Under pressure from the governor’s emergency manager, the DWSD has so far this year shut off the water for approximately 17,000 households and small businesses that owed on their bills. And that’s just the start. In a city that has been brutalized by deindustrialization— where the official unemployment rate is 14.5 percent and where the real rate is dramatically higher; where 44 percent of residents live below the poverty line—water rates have spiked by almost 120 percent over the decade. Even as the city has gone through a bankruptcy crisis, rates have continued to rise at a dramatic rate.
Families and small business owners have struggled to keep up, but today an estimated 138,000 accountsare past due— including those of roughly 90,000 low-income families. Many families have paid their bills by cutting back on other necessities, but many others are struggling— while, at the same time,Snyder’s managers are pocketing hefty checks and toying with privatization schemes that have the potential to enrich private, out-of-town interests.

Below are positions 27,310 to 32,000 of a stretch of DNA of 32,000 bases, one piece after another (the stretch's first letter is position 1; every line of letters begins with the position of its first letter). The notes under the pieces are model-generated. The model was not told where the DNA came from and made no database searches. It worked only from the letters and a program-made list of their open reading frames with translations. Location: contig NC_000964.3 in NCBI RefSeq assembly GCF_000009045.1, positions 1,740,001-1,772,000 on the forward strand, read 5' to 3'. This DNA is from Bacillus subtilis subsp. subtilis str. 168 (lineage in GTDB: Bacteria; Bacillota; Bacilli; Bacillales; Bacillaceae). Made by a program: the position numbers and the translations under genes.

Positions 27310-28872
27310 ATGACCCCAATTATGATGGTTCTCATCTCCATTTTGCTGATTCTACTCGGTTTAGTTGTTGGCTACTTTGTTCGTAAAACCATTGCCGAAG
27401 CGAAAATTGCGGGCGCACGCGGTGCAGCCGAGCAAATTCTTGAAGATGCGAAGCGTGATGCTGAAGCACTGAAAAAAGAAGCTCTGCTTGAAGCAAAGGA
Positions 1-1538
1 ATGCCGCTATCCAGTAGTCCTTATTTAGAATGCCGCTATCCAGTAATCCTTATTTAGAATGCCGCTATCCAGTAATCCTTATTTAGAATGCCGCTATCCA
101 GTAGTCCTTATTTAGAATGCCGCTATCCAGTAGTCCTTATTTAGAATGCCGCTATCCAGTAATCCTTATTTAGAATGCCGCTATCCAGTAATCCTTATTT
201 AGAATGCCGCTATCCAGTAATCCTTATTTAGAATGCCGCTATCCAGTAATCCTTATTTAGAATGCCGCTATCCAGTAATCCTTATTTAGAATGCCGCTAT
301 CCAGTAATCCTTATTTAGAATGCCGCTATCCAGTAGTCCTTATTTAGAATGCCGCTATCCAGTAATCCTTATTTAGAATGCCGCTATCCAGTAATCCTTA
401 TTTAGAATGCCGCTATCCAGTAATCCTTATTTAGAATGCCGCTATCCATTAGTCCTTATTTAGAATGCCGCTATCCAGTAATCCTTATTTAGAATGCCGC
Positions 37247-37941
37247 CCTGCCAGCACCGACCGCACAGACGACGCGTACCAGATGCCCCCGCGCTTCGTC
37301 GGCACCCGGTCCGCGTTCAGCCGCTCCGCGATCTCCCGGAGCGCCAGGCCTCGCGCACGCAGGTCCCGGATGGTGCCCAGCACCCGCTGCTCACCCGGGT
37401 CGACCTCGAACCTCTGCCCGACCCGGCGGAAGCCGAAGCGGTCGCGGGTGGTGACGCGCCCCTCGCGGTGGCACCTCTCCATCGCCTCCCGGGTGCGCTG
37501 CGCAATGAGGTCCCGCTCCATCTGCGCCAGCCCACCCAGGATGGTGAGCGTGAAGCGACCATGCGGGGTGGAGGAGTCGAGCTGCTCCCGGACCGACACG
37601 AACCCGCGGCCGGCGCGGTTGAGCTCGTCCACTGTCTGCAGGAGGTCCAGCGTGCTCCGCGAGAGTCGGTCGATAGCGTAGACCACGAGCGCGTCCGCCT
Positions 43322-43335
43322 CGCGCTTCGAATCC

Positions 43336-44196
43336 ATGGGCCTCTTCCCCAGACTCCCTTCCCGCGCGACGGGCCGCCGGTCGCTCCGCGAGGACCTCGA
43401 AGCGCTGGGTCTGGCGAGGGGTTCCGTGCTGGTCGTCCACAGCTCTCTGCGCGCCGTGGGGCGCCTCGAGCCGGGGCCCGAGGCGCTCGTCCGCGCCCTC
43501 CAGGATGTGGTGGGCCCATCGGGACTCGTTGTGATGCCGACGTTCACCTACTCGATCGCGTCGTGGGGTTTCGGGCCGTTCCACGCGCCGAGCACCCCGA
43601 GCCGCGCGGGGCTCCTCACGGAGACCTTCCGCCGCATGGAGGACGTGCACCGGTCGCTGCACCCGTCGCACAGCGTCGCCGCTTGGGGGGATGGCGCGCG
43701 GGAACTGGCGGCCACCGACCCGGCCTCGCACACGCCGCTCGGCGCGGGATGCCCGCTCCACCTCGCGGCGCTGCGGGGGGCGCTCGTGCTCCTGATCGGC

The Detroit officials who have ordered the shutoffs say they are simply creating pressure to get bills paid, and argue that they are trying to do so in a responsible manner. But environmental writer Martin Lukacs counters:
The official rationale for the water shut-downs—the Detroit Water Department’s need to recoup millions collapses on inspection. Detroit’s high-end golf club, the Red Wing’s hockey arena, the Ford football stadium, and more than half of the city’s commercial and industrial users are also owing—a sum totalling $30 million. But no contractors have showed up on their doorstep.